- “Summer of glove” campaign calls for the end of Berejiklian-era strip-searches
- The great Australian dream of owning a backyard is dead, but it can be resurrected
- Thoughts on facing the quarter life crisis
- McKenzie awarded a grant to a gun club without disclosing she was a member
- If America implements a universal basic income, the working class will be short-changed
A writer has outlined the trust issues he’s faced in his relationship since he and his partner downloaded the “Find my Friends” app.
She just wanted to know where I was.
But she didn’t ask with suspicion, she sat there on the couch as she mindlessly flicked through her phone.
I hadn’t been anywhere.
I’ve been living with Naomi* for the past three months, we eventually made the decision to get serious and combine our lives. In the six years that preceded the decision, we’ve had our fair share of trust issues. We’ve both been guilty of betrayal, indirectly and directly, but we’ve eventually moved past it, replacing it with moments that meant more. I am aware that we’ll never fully regain the trust we misplaced, but in saying that, times have markedly improved.
That is, until recently.
We recently traded up to the latest iPhones, and while app shopping, we fooled around with the “Find my Friends” app. (For those who don’t know, it’s a function where the location of someone’s phone is calculated by GPS.) It started off as a bit of fun, but has resulted in the reemergence of old habits and unresolved issues.
After those unresolved issues reappeared during dinner one night, we agreed to delete the app. But the next weekday evening the app was back. I rung her on the way home from work to tell how long I’d be. She simply said: “I already know…” I decided against initially saying anything, which I feel was a mistake. In feeling the guilt of what I did, I made it an issue again.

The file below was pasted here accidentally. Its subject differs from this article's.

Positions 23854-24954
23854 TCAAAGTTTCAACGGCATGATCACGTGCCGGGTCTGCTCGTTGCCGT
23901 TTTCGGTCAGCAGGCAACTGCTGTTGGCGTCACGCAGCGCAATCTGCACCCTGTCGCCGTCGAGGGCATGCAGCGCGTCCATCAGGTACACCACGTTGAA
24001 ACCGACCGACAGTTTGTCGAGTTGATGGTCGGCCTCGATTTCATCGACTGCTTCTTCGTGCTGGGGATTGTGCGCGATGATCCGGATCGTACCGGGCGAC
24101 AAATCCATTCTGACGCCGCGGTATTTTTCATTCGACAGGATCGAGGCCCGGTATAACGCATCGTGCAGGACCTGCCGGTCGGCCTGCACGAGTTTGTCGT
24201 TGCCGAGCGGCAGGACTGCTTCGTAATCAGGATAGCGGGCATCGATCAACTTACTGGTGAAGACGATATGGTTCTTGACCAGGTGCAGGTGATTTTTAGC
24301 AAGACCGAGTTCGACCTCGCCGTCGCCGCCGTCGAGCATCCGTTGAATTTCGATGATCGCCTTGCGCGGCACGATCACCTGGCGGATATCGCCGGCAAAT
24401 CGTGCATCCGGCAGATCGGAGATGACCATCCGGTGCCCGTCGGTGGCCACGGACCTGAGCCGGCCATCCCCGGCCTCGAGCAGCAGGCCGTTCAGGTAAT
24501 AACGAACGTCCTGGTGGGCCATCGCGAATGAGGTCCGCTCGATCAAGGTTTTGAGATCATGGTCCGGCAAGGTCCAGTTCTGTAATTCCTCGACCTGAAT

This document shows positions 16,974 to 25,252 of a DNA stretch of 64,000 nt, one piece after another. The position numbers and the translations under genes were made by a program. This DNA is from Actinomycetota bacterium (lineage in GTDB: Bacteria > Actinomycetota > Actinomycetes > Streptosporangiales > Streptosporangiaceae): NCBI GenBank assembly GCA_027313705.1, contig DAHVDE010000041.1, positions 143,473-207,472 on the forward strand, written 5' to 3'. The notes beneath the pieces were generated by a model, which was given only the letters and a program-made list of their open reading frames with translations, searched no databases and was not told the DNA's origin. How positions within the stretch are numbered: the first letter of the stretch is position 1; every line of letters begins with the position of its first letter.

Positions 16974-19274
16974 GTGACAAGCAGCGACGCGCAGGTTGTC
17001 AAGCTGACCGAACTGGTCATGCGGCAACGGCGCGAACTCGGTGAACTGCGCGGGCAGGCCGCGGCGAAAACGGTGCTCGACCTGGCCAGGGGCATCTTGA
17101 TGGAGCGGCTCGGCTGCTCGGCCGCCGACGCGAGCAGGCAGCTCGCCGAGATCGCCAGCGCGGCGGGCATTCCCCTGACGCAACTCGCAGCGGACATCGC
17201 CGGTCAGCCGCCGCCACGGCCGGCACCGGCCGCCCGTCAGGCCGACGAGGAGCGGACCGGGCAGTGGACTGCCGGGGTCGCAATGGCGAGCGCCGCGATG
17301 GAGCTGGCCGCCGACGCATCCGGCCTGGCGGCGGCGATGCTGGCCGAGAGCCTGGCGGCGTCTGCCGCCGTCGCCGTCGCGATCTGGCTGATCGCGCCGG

She always says to me, “You can look me up, I have nothing to hide”, but neither do I. To diffuse the situation, I offered to turn over my phone whenever she requested it, to show her that I have nothing to hide. She refused this, because she “always knows where I am”. My previous betrayal has birthed another I can’t speak about. It seems cheap in light of what I did to her, so the GPS related betrayal of my trust feels unimportant.
It’s a strange feeling though. Driving back after work, knowing that she’s watching my progress, feeling that the slightest of detours may again trigger bad memories from a mistake made years before; which in turn may earn us more arguments and more distrust. It might be an exaggeration, but it brings other feelings to the surface – of which, to be honest, there’s some part of me makes me want to stray, to justify her paranoia. It’s that same part that caused the friction before, which makes me loathe her assumption that I’d still think in those terms, because I still loathe what I did. But that was the old me. He’s been rehabilitated.
But it’s her usage of the app that makes me feel like a criminal under house arrest.
What happened, happened. Surrendering to a lazy cliché, “We were both different people”, (which is true,) and I don’t blame Apple’s pioneering technology, but they’ve helped re-introduce the ghosts of the past we escaped to make this new start. I don’t want to address the app issue, because I don’t want the re-emergence of the old issue to flame what we’ve built in the time since.
I’m unsure if this is an issue with other couples, or if it’s a unique situation to us, but if it is, the lesson I can offer is, either resolve the issue when it happens, or don’t.
But if you don’t, make sure you don’t download the “Find my Friends” app.
*name changed at author’s request.